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Given: ax 2 + bx + c = 0
− b ± b 2 − 4ac
Solve for x: x =
2a

Square of a Sum
(a + b) 2 = a 2 + 2ab + b 2 and
( a + b + c) 2 = a + b + c + 2ab + 2bc + 2ac

Series Formulas

Geometric Series: a, ar, ar2, ar3, … ⇒ a + ar + ar2+ ar3 + …

Sum of first n terms (note: First n terms starts at r0 and goes to rn-1)
1−rn
a + ar + ar2+ ar3 + … + arn-1= a(1 + r + r2+ r3 + … + rn-1)= a ⋅
1−r
Infinite Convergent Series (-1 < r < 1)
1
a + ar + ar2+ ar3 + … = a(1 + r + r2+ r3 + …)= a ⋅
1−r
Arithmetic Series: a, a+d, a+2d, a+3d3, … ⇒ a + (a+d) + (a+2d) + (a+3d) + …

Sum of first n terms (note: First n terms starts at 0d and goes to (n-1)d)
n(n −1)
a + (a+d) + (a+2d) + (a+3d) + … + (a+(n-1)d) = na + d ⋅
2
Special Case for first n integers
n(n −1)
1+2+3+…+n=
2
Definition of ea

an

n =0 n!
= ea

Also – dividing both sides by ea gives

an

n =0
e −a
n!
= 1 (This is the pdf for the Poisson distribution)
Limit Theorems: Let n be a positive integer, k be a constant, and f and g be functions
which have limits at c then:
lim k = k
x →c

lim x = c
x →c

lim kf ( x) = k lim f ( x)
x →c x →c

x →c x →c x →c

x →c x →c x →c

x →c x →c x →c

lim[ f ( x) ÷ g ( x)] = lim f ( x) ÷ lim g ( x) Provided lim g ( x) ≠ 0

[ ]
x →c x →c x →c x →c

n n
x →c x →c

x →c x →c x →c

Substitution Theorem: if f is a polynomial or rational function, and if rational

denominator at c ≠ 0
lim f ( x) = f (c)
x →c
Derivative
 f (c + h ) − f (c ) 
f ' (c) = lim   Provided this limit exists
h →0
 h 
Alternate Form
 f ( x ) − f (c ) 
f ' (c) = lim  
x →c
 x −c 

Rules of Differentiation
f ( x) f ' ( x)
c (a constant) 0
Power Rule cx n ( n ∈ℜ) cnx n −1

g ( x ) + h( x ) g ' ( x ) + h' ( x )

Product Rule g ( x) ×h( x) g ' ( x ) ×h( x ) + g ( x ) ×h' ( x )

u ( x )v ( x ) w( x ) u ' vw + uv ' w + uvw '

g ( x) h( x ) g ' ( x ) − g ( x ) h' ( x )
Quotient Rule
h( x ) [ h( x ) ] 2
Chain Rule g ( h( x )) g ' ( h( x )) ×h' ( x )

e g ( x) g ' ( x ) ×e g ( x )
g ' ( x)
ln( g ( x ))
g ( x)
a x ( a > 0) a x ln( a )

ex ex
1
ln x
x
1
log b x
x ⋅ ln( b)
sin x cos x
cos x − sin x
′ cf ′(x )
(cf (x ) )

BPP Power Rule (( f ( x)) )′ p

p( f ( x) )
p −1
× f ′( x)

L’Hopital’s Rule
If lim f ( x) = 0 & lim g ( x) = 0 or lim f ( x) = ∞ & lim g ( x) = ∞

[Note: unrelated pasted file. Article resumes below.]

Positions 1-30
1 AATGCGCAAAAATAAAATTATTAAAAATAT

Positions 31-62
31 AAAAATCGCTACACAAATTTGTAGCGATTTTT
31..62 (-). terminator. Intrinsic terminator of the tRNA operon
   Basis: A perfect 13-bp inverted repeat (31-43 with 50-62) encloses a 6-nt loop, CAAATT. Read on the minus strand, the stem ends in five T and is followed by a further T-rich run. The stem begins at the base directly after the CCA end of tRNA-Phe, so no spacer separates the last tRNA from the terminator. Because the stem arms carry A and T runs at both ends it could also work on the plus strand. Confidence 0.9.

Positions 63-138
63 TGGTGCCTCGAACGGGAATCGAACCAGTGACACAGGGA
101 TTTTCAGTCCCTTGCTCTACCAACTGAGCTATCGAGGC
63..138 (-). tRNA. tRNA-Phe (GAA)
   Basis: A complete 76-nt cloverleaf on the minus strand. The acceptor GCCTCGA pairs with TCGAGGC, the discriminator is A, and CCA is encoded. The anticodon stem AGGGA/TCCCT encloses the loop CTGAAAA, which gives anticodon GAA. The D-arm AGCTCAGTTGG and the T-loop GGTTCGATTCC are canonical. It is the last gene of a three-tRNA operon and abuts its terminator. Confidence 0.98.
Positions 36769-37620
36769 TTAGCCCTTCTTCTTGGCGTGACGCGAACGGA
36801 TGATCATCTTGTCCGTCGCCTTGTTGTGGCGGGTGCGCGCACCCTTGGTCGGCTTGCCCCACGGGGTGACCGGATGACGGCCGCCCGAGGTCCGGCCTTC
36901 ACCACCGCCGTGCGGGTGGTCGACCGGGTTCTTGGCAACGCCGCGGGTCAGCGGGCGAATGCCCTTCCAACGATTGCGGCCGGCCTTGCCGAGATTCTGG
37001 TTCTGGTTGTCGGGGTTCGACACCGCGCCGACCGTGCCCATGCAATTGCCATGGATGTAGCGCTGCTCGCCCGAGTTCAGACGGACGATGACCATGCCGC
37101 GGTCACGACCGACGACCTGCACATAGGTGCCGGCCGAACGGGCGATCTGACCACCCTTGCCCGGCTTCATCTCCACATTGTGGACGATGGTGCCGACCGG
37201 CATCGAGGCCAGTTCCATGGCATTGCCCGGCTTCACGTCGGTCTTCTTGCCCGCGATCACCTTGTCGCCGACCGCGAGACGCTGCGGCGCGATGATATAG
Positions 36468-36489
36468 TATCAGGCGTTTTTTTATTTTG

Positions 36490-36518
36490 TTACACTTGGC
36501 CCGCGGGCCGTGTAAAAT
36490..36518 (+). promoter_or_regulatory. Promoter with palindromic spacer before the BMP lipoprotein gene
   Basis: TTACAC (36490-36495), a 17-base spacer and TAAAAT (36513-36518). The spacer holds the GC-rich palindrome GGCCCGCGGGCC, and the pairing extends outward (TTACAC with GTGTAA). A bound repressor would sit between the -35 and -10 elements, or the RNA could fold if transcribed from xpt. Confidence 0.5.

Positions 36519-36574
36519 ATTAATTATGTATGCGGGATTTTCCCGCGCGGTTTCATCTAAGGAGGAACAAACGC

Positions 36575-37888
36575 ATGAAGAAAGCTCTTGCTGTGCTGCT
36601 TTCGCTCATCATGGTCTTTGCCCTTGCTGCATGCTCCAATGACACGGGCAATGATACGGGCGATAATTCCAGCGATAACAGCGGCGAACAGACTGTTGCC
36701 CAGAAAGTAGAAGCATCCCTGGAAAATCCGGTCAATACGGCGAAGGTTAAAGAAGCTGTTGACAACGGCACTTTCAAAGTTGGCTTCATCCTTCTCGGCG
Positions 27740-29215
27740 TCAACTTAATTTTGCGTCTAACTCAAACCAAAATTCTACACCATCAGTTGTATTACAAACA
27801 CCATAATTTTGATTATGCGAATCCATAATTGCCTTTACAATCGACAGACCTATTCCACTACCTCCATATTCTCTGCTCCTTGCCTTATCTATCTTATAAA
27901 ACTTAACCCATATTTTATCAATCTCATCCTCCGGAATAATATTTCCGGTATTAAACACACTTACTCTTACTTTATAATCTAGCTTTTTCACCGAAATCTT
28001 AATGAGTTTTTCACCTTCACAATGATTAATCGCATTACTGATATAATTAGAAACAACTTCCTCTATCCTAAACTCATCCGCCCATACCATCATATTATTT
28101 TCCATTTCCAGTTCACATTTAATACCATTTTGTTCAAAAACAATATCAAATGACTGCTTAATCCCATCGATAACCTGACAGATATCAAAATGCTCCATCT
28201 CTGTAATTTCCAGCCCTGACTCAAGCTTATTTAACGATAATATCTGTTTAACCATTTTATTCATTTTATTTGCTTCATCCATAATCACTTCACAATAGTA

x →c x →c x →c x →c
Then
 f ( x)   f ′( x)  g ' ( x) ≠ 0
lim 
x →c g ( x ) 
= lim 
x →c g ′( x ) 
Provided lim
x →c
   
Note: Can be applied multiple times.

Antiderivatives (Integrals) of Some Frequently Used Functions

f ( x) ∫ f ( x )dx
g ( x ) + h( x ) ∫ g ( x)dx +∫h( x ) dx +c

x n +1
x n ( n ≠ 1) +c
n +1
1
ln( x ) +c
x
ex ex +c
ax
a x ( a > 0) +c
ln a
xe ax e ax
xe ax − 2 +c
a a
1 1 −ax 1
e −ax or e or
e ax a ae ax
sin x − cos x + c
cos x sin x + c
∞ n!
For integer n ≥ 0 and real number c > 0 ∫ 0
x n e −cx dx =
c n +1
Integration by Substitution
To find ∫f(x)dx substitute u=g(x), g being differentiable then du =g′(x)dx then we
can rewrite ∫f(x)dx as an integral with respect to the variable u. So if this changes
f(x)dx to h(u)du and H is the antiderivative of h, then
∫ f ( x)dx = ∫ h(u )du = H (u ) + c = H ( g ( x )) + c

Example: Find ∫(x3-1)4/3x2dx – Substitue u= x3-1, so that du=3x2dx or ⅓du= x2dx

7 7
1 u 3 1 3
now the integral can be written as ∫u ∙⅓du = ⅓∫u du = ⋅
4/3
= u (+c) now
4/3

3 73 7
substitute back the u= x3-1 gives the final result ∫(x3-1)4/3x2dx = 1/7(x3-1)7/3(+c)

Integration by Parts
If you have an integral of the form ∫ f ( x) ⋅ g ′( x)dx then do integration by parts
∫ f ( x) ⋅ g ′( x)dx = f ( x ) g ( x ) − ∫ f ′( x ) ⋅ g ( x ) dx

Use when ∫ f ′( x) ⋅ g ( x)dx is easier than ∫ f ( x) ⋅ g ′( x)dx

For a definite integral
f ( x ) ⋅ g ′( x ) dx = [ f ( x ) g ( x )] a − ∫ f ′( x ) ⋅ g ( x) dx
b b

b
a a